Some statisticians, on the other hand, distinguish statistics from machine learning by the attitudes of those who practice in their respective fields. The statisticians surmise that machine learning practitioners’ solution to a problem consists of throwing random configuration changes at neural networks without thought, until the models start to generate usable numbers. But this is a misunderstanding. Only dilettantes approach machine learning the way they choose lottery numbers. Every serious machine learning practitioner I know gives careful consideration to statistical theory, as that is what gives each model its power.
There are three major categories of machine learning models - supervised, unsupervised and reinforcement learning. Each category distinguishes itself from others by the purpose it serves, and the way its member models learn.
Supervised machine learning models are like students who learn from their teachers. The models are given a set of “labels”, which are answers that models will strive to predict correctly. They’re also given “features”, which are like hints in questions that models will base their predictions on. If we were to train a model that predicts whether a sentence is grammatically correct, the model will be given the sentences as features, and whether or not each sentence is grammatically correct as the labels.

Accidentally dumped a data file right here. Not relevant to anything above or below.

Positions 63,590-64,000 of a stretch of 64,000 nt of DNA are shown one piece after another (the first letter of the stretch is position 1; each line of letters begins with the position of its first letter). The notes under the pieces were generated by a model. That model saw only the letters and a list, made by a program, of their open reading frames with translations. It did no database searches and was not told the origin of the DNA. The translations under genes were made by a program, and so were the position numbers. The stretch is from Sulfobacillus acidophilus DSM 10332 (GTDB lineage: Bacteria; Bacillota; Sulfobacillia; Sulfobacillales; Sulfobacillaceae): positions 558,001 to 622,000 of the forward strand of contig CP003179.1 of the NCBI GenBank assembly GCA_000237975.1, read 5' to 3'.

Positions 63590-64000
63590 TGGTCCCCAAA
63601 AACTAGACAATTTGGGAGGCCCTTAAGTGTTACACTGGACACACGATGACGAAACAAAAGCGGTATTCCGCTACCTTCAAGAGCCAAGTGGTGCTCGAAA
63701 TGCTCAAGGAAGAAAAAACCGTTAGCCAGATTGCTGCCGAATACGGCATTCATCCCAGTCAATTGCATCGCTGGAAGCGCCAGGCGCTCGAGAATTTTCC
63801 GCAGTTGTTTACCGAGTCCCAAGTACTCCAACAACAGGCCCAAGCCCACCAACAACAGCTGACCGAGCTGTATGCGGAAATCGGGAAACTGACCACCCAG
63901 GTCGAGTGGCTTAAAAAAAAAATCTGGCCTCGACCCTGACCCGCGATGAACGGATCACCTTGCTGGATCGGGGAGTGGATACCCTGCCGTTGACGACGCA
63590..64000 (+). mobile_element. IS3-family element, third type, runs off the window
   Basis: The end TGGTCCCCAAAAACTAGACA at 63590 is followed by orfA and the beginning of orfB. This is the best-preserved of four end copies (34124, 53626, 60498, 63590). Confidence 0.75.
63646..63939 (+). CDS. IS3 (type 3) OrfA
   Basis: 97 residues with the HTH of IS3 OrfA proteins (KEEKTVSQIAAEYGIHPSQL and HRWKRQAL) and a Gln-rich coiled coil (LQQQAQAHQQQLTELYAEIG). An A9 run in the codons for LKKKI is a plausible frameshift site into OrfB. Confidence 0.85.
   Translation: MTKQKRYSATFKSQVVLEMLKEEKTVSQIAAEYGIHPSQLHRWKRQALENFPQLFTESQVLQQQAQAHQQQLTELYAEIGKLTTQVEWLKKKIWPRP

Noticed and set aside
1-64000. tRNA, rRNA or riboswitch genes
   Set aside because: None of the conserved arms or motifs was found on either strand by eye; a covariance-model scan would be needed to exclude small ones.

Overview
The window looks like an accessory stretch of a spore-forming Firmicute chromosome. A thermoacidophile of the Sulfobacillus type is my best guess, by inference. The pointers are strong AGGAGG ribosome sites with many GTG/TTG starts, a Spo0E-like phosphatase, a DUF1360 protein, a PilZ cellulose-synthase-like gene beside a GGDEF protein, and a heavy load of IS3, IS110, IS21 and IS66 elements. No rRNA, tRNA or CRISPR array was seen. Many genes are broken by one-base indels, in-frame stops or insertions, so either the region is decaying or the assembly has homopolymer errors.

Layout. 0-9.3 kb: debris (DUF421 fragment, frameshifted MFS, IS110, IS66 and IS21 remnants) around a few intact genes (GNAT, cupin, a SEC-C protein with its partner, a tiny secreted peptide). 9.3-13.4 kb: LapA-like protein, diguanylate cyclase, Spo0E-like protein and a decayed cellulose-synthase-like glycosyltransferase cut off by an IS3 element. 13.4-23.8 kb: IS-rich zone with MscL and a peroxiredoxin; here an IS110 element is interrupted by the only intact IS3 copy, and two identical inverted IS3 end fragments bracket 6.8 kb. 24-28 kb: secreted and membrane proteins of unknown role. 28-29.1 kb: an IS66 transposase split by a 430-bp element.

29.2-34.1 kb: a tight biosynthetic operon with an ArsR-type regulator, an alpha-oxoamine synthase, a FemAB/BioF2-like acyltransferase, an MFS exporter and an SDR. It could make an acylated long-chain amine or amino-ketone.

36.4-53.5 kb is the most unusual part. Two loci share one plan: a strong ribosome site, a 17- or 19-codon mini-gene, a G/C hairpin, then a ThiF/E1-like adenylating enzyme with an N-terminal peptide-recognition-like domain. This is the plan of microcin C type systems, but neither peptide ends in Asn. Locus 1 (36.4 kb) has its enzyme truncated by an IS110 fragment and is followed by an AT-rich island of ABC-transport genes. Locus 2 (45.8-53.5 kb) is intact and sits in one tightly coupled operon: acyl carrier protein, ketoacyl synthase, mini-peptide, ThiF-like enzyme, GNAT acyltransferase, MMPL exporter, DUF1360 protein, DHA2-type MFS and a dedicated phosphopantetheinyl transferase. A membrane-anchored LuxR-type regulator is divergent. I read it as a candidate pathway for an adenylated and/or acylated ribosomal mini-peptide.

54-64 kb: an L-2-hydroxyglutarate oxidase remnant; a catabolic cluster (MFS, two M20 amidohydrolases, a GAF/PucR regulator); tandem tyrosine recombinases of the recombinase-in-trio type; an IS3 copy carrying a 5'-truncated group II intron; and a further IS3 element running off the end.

Unsupervised learning models, also known as ‘self-supervised learning’ models, are like students who learn unspoken lessons from their peers. They may learn, for instance, that most kids don’t like to eat vegetables, and that popular kids tend to be good at sports. The models, in other words, learn patterns that exist in the data without being explicitly told what to look for.
Finally, reinforcement learning models are like students who learn to play games. The goal, as in a game of tennis, is to score as many points as possible while conceding as few as possible. The models learn by trying different strategies, and learning from their failures in order to improve the strategies.
I eventually figured out what those female students thought I was asking for. I hope that my explanation of machine learning similarly clarifies the concept for you. Many people have polarized views on what machine learning is. Enthusiasts hail machine learning as black magic that will grant superhuman intelligence to machines. Detractors say it’s an empty buzzword, which is no more useful in practice than traditional statistical methods. The truth is somewhere in the middle. Machine learning models are statistical models, which when designed and trained with care, can become very good at narrowly defined tasks. That’s plenty to be excited about.